Whiteland officials seeking applicants for new parks board

A Whiteland official hopes the creation of a new parks board will improve and add to the town’s existing offerings.

The town announced the creation of a parks board in a May 9 social media post. The four-person board will act as the legislative governing board, similar to the town council but for park amenities, according to officials.

Whiteland has experienced an influx of homes being built over the last few years and has received potential land donations to be used for parks, said Carmen Young, director of administration.

They’ve received approximately 13 acres donated from D.R. Horton at its development Saddlebrook Farms South. At their north development, there is an expected 40 acres to be donated, Young said.

“What the goal of a parks board would be is to help establish policies and goals and objectives of what kind of amenities and what kind of programming would make sense for this land to be a future park instead of it just being additional grass to mow,” Young said.

These donations are in addition to the town’s already existing parks and playgrounds.

Currently, there is a small dog park at the corner of Centerline and Whiteland roads. The biggest complaint Young hears about the park is that is small, so she wants to make the dog park “more of a commercial development and not just a fence with a couple obstacles for the dogs, to make it actually beneficial for property owners,” she said.

There is also a playground near the Whiteland Fire Department that was installed by D.R. Horton and donated to the town. and school playgrounds.

“We want to create amenities for our residents, the residents that have been here for years, our new residents and then even as an economic development tool to attract new residents,” Young said. “It’s really critical when we have site developers reach out to us on the warehouses or the industrial buildings, they ask about our public amenities, they ask about our parks. To be able to say, ‘Yes we have this great park’ or ‘We have these great parks,’ I think really would help with our economic development just as the town continues to grow.”

The main reason for creating a parks board is to make the town eligible for certain types of funding, such as grants through the Indiana Department of Natural Resources, she said. Town officials wanted to start the board last year but the tornado put a lot of their projects on hold, Young said.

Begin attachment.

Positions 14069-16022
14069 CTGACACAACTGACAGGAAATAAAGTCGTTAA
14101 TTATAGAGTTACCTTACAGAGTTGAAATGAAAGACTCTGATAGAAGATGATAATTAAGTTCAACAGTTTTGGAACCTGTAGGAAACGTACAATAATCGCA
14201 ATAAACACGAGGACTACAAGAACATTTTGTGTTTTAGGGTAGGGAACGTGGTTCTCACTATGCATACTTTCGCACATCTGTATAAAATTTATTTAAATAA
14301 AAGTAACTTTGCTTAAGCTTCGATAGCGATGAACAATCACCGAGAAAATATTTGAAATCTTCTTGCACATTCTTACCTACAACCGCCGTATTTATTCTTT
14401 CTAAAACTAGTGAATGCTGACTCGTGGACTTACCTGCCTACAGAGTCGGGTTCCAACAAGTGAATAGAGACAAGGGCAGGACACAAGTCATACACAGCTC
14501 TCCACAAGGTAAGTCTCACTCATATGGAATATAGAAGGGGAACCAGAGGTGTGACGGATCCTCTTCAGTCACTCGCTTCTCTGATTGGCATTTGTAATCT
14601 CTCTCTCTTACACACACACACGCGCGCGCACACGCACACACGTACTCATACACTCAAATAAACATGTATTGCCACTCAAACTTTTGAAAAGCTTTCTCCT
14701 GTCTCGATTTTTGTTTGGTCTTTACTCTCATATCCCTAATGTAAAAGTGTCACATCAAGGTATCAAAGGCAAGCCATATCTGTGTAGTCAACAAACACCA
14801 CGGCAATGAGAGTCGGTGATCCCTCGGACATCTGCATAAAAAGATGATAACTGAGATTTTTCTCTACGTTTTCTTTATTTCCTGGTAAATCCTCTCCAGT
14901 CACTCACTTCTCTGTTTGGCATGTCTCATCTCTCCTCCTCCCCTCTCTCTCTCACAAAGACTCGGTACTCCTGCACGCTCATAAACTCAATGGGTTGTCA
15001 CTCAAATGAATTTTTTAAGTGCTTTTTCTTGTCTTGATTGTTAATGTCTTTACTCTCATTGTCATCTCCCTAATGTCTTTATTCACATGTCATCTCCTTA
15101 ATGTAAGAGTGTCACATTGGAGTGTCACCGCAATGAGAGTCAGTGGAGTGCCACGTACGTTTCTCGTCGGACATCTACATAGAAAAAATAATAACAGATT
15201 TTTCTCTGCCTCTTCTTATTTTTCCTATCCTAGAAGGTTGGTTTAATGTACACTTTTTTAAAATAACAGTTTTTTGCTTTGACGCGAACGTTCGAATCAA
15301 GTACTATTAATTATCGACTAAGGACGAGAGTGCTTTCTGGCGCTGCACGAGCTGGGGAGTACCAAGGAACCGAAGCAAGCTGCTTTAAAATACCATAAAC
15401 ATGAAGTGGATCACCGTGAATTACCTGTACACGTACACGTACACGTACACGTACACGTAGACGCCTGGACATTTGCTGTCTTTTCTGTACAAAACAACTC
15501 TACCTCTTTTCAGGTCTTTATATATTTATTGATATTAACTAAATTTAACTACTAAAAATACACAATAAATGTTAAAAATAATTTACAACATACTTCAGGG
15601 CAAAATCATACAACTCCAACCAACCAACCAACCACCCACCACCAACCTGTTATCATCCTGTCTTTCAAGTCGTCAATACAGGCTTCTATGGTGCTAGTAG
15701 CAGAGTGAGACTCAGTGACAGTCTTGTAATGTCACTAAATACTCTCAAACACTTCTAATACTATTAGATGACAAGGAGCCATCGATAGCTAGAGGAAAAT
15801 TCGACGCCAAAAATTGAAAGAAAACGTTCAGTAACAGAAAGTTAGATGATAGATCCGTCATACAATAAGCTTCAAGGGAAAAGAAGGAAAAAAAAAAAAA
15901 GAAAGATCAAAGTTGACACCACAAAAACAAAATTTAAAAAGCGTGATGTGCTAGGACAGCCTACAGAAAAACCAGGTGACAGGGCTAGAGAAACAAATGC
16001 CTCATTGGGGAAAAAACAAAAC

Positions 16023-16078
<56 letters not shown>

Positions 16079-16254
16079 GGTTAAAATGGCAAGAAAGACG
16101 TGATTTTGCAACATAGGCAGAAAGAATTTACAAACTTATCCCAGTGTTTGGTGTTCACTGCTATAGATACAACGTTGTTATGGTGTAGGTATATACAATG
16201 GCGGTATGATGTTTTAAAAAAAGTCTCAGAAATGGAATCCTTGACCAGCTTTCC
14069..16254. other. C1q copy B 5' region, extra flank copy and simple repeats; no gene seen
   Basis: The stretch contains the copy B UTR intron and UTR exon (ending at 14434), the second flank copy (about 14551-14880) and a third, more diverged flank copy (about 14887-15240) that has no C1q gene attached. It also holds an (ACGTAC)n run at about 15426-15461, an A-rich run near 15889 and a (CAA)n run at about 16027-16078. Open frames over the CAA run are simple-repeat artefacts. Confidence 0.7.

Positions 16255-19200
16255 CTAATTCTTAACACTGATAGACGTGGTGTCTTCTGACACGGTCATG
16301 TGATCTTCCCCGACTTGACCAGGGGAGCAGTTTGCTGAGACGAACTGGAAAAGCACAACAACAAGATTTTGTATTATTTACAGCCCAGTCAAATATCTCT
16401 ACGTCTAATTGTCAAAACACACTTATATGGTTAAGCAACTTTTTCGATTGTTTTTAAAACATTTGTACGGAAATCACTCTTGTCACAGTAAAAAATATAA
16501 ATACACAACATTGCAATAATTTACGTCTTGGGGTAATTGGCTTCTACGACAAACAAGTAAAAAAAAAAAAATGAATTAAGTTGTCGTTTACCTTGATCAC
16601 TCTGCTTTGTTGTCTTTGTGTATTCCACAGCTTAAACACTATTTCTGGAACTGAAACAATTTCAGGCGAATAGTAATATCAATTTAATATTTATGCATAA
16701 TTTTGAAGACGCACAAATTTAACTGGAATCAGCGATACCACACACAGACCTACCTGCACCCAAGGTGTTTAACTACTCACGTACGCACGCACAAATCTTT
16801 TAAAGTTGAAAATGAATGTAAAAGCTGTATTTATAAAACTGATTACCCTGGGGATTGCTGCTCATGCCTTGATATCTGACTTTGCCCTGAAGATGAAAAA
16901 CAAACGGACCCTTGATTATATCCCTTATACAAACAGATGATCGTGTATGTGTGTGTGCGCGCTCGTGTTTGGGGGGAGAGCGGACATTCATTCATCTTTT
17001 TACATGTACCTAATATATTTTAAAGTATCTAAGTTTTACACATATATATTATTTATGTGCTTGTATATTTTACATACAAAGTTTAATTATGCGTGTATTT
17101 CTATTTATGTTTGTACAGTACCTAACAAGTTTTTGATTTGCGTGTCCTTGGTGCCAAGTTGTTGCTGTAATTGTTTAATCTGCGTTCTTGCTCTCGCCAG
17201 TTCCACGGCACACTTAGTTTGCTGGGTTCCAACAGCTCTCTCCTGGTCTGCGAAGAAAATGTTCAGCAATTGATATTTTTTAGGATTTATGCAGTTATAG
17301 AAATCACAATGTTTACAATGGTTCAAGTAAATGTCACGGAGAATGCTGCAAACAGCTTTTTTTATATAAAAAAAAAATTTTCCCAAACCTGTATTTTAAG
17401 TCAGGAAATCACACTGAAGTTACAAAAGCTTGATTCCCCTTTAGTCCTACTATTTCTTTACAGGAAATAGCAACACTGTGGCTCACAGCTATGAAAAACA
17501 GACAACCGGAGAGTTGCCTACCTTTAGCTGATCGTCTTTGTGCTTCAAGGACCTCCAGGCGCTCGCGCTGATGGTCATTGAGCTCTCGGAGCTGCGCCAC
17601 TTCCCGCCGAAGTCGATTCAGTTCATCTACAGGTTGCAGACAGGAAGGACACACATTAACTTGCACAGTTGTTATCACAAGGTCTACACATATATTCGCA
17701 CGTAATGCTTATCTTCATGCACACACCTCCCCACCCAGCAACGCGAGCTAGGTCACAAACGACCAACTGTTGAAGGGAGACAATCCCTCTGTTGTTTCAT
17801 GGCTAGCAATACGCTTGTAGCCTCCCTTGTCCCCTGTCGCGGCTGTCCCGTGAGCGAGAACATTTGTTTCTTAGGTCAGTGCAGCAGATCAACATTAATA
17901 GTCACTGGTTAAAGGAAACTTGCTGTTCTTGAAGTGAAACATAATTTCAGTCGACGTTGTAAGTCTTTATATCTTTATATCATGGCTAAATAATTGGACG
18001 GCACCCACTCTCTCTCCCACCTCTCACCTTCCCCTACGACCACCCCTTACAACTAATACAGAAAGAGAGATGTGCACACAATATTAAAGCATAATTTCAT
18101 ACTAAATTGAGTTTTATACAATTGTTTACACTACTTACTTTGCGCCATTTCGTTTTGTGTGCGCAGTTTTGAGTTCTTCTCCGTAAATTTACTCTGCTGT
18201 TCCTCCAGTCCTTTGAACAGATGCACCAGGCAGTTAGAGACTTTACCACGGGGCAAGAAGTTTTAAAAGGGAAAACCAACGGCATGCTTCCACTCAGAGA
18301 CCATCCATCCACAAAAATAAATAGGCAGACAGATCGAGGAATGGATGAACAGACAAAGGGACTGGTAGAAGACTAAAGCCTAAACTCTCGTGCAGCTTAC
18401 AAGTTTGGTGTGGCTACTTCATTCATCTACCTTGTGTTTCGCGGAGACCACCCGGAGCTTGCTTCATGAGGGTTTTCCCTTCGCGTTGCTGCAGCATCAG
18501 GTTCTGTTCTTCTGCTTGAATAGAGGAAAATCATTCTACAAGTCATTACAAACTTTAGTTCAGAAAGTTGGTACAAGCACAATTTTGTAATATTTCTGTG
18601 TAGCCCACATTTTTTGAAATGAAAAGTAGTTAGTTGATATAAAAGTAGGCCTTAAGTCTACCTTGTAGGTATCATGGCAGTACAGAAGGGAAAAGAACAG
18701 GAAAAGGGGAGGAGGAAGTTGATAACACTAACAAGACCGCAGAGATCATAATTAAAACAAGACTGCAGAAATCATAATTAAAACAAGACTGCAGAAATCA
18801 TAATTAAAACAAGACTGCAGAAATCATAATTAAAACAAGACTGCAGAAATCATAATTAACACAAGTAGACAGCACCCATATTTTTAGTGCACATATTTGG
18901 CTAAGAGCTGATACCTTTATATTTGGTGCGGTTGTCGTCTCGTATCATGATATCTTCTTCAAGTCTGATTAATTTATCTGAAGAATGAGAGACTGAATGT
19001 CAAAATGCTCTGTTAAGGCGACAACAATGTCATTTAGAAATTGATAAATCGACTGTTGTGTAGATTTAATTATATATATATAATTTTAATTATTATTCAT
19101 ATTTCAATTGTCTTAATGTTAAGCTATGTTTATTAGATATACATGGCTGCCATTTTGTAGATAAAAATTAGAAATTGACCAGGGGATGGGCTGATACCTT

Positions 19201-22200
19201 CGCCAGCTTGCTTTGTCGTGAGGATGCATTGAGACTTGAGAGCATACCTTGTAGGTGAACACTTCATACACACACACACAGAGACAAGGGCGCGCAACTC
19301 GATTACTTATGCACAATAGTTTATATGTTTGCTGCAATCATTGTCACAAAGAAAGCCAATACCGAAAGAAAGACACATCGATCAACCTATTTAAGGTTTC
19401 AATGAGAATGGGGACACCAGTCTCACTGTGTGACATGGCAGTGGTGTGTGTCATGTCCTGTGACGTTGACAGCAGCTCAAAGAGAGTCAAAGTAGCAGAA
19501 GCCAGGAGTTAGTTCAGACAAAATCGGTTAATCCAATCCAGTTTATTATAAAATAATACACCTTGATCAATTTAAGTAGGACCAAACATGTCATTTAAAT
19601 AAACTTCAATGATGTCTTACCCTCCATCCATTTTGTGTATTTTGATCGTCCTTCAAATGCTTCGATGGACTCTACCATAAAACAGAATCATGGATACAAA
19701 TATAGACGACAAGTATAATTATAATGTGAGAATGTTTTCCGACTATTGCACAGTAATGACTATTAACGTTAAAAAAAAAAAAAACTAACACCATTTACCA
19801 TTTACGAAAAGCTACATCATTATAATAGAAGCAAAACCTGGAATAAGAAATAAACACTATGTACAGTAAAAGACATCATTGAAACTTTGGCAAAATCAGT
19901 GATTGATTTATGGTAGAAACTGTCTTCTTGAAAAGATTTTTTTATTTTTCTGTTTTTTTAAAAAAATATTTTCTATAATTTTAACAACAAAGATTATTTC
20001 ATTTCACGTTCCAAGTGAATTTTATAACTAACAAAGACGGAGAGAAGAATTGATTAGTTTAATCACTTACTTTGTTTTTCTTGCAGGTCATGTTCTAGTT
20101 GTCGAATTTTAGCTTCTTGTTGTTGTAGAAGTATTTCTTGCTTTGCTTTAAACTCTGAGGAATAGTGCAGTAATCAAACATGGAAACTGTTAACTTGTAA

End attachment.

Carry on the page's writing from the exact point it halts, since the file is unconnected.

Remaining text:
Officials started working towards a park master plan last year and are also creating a new overall comprehensive plan.

“In our current comprehensive plan, we talk about parks and recreation being of neighborhood parks … we talk about public parks … and then we also, in our previous comp. plan, talked about a sports or athletic complex,” Young said. “So kind of revisiting those ideas, see if they still make sense not only for our comprehensive plan but also for our park master plan.”

The park master plan will gather public input and determine what current residents want to see, she said.

“You hear all the time other communities say ‘We want to create our community so people will live work and play in their community,’ but my biggest thing is to have the amenities but then I want amenities that people are actually going to use,” Young said.

Funding will be the biggest hang-up, so Young has already started looking at funding mechanisms to operate the parks department or build through grants, she said.

Many of the responsibilities for park board member responsibilities are established through state statute, Young said. The board’s job is “to establish and implement policies and objectives for the implementation of parks and recreation,” and members aren’t the ones necessarily doing the day-to-day work. Ideally, she said she wants to create different committees that help with community engagement.

Young has received over 20 applications for the board so far. To apply, applicants must submit their name, address, political affiliation and any questions to Young at [email protected].

Applicants are required to list their political affiliation because no more than two members of the same political party can be on the board unless a town doesn’t have someone from a different political party apply, per Indiana law. They must also answer a list of questions, she said.

The town council will ultimately choose who joins the board.